LingQ Review – Learn Languages By Reading (And With No Grammar!)

Since I originally discovered LingQ several years ago, It has been one of my primary tools when studying foreign languages. It’s not the first app that comes to people’s mind when they think about language learning tools, however. That’s a shame, so I have decided to put this LingQ review together, in order to share some points about one of my favorite reading apps.

LingQ is language learning app that helps you learn vocabulary and grammar from context. What’s beautiful about this is that you don’t need to study tedious grammar tables and do exercises with this method. You simply read. When things get difficult, LingQ will help you, and the system will then remember the words you found difficult for later.

Why do I recommend a grammar-free approach?

I’m a firm believer in the importance of a heavy focus on input in all stages of language learning. You should read and listen as much as possible. (Go read my article on the difference between language learning and language acquisition).

This, however, can be easier said than done. In the beginning stages, all books, children stories and newspaper articles you may come upon are completely undecipherable. Often, you’ll need to look everything up as you go. Imagine looking every word on a page up in a dictionary.

This is where LingQ is extremely helpful:

How do I learn languages with LingQ?

LingQ has many different features, but the main strength of the system is the reader. You either chose a text from their library, which for most languages is quite vast and getting bigger by the day, or you import your own text to study.

LingQ is designed to work with material written for native speakers of the language. This means that there’s no need for dictionaries, parallel texts, glossaries and that kind of thing. Once you have picked the text you’d like to study, you simply start reading it with LingQ.

When you first open the lesson, you’ll be met by something that looks like this:

lingq-reader-unknown-japanese
This is what the LingQ study screen looks like on a desktop computer

Unknown Words In LingQ

As you see, all words are marked blue in this Japanese text. This is because I haven’t studied Japanese yet, and therefore all of these words are unknown to me. LingQ marks words that you see for the first time in blue.

What you do next is read the text. Listen to the audio while reading along, and click on the blue words to look up their meaning.

When you click a word, you will get a list of suggestions, or “hints”. These hints are based on what other LingQ users have picked before you.

You can also chose to look the word up in an online dictionary and pick a translation from there. When you chose a hint, the word will turn yellow. Yellow words are simply called “LingQs” and these are the words you’re in the progress of learning.

After Finishing A Study Session, Edit Your Hints

One of the most effective strategies I have figured out while using LingQ is to never stick with an instant dictionary lookup!

LingQ is great for looking words up on the go and creating yellow words without it interfering too much with the flow of reading, but to really learn the words, I recommend that you go edit the words.

Why?

Because instant translations is a quick fix. It tells you what the word means immediately, but then the brain forgets about it. You’ve found the word pretty easily, so why bother remembering, right?

To make your brain remember an unknown word, you need to do something with it. So I recommend that you go back and edit your LingQs into something other than the direct translation. Can you think of a synonym, another way of explaining what it means or perhaps a silly association that you won’t be able to forget? Perfect! Put that in there.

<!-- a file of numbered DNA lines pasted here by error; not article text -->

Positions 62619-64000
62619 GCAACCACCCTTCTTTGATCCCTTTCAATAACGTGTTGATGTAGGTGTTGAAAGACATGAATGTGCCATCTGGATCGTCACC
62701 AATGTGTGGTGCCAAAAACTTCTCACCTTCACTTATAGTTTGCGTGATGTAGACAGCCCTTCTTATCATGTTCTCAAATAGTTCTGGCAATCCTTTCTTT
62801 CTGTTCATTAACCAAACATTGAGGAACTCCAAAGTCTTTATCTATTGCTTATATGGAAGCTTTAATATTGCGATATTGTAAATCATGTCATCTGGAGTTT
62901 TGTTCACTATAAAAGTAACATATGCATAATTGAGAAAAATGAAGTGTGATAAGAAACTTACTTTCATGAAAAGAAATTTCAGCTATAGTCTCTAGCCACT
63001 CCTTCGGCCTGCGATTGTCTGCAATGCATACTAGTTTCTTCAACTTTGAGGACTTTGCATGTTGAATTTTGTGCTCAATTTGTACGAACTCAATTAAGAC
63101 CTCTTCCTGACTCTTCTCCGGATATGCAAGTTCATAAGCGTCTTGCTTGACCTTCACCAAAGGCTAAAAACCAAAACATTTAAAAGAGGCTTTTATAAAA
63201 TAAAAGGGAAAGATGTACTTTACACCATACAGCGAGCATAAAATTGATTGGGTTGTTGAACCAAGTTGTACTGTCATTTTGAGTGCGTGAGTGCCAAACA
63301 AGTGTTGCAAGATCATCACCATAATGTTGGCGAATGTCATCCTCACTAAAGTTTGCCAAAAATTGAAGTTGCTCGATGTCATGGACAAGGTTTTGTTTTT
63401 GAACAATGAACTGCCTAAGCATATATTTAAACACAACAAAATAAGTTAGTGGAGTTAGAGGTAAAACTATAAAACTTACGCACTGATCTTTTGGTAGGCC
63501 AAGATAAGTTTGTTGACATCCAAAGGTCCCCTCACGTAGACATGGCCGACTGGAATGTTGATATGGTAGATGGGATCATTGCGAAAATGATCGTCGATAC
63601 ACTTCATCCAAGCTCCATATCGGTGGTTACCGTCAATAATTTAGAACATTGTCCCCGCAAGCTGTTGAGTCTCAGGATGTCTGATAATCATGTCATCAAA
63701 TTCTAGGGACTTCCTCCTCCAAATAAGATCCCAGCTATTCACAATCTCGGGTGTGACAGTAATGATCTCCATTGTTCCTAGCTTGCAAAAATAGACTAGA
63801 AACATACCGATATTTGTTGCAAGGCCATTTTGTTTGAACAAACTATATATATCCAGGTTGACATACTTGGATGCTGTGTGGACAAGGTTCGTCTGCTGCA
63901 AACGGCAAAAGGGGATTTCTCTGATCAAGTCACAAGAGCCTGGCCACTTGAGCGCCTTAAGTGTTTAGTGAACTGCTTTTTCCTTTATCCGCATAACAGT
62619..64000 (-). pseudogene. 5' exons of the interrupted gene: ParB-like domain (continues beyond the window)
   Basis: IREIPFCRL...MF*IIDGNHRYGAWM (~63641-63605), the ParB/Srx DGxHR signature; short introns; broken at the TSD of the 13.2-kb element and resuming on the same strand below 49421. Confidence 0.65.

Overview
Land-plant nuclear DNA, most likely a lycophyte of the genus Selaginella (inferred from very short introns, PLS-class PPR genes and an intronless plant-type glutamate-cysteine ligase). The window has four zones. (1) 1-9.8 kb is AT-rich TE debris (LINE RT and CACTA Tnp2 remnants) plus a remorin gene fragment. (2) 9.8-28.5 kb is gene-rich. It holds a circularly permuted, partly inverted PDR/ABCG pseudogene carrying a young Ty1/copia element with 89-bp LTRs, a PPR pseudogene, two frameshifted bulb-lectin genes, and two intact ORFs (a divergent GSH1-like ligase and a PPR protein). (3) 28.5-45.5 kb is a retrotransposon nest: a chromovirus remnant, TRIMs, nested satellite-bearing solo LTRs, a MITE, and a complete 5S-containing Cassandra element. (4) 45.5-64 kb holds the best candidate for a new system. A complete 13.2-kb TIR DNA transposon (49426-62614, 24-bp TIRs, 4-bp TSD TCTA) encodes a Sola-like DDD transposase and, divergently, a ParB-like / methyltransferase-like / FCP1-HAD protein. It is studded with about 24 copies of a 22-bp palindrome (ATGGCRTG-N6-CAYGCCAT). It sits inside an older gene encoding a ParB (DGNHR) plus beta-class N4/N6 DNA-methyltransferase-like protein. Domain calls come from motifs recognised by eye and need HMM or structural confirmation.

Now, the next time you stumble upon this yellow word, you’ll immediately be reminded of the hint that you came up with yourself.

Making your brain “work for it” helps knit a much tighter web of synapses in your brain, and you simply remember better!

If you’d like to read more about my thoughts about remembering vocabulary, go read my article on how to remember words.

Known Words, And Words You’re Learning

lingq-reader-learning-japanese

You can see in the screenshot above that I’ve picked hints, or translations for most words, and that, to the right, the system shows me some suggested translations for the word “私”. You might also notice that the name “Emma” is unmarked. This is because I’ve picked the option “I know this word”.

This is what LingQ does. It’s a reading tool that helps you read texts in foreign languages, and then remembers which words you know and which words you are learning.

lingq-reader-arabic

In the image above, you can see an example of what it looks like when I study Arabic through LingQ.

In the upper right corner, next to my username, you see the number “37551” next to a flag representing the Arabic language.

This is, according to LingQ, the number of words that I know in Arabic.

Each time you import or open up a new text in the LingQ reader, the system will remember your vocabulary in the language. This is why you see in the example above that most words are known (white) whereas a few complicated words, I’m still in the process of learning (yellow) and then a few words I’m seeing for the first time.

The first blue word ” تذكّريني  ” I actually know, so I click “I know this word” to turn it into ordinary text. As for the yellow words, I still haven’t seen them enough to feel comfortable enough to change them to “known.”

But I click on them in order to see their meaning and I make a note of it. Maybe next time I’ll see them, I’ll remember, and I’ll change them to known as well.

How To Choose Which Texts To Study With LingQ

lingq-library-arabic

Once you’ve been studying with LingQ for a while, you will have grown a foundation in vocabulary that you know, along with vocabulary that you recognize, but don’t quite know yet.

All of this data is stored on LingQ’s server, and this becomes very helpful for you when you want to pick a new text to study. With LingQ you can read even difficult texts, but if you want to keep things a little simpler, you should stick to texts that are at your level, or just slightly more difficult.

Whether you find your text through LingQ’s library, or you import texts that you find yourself on the net, LingQ analyzes the texts for you. It tells you how many words you already know, and how many you’re in the process of learning, and It calculates a handy “New words” percentage.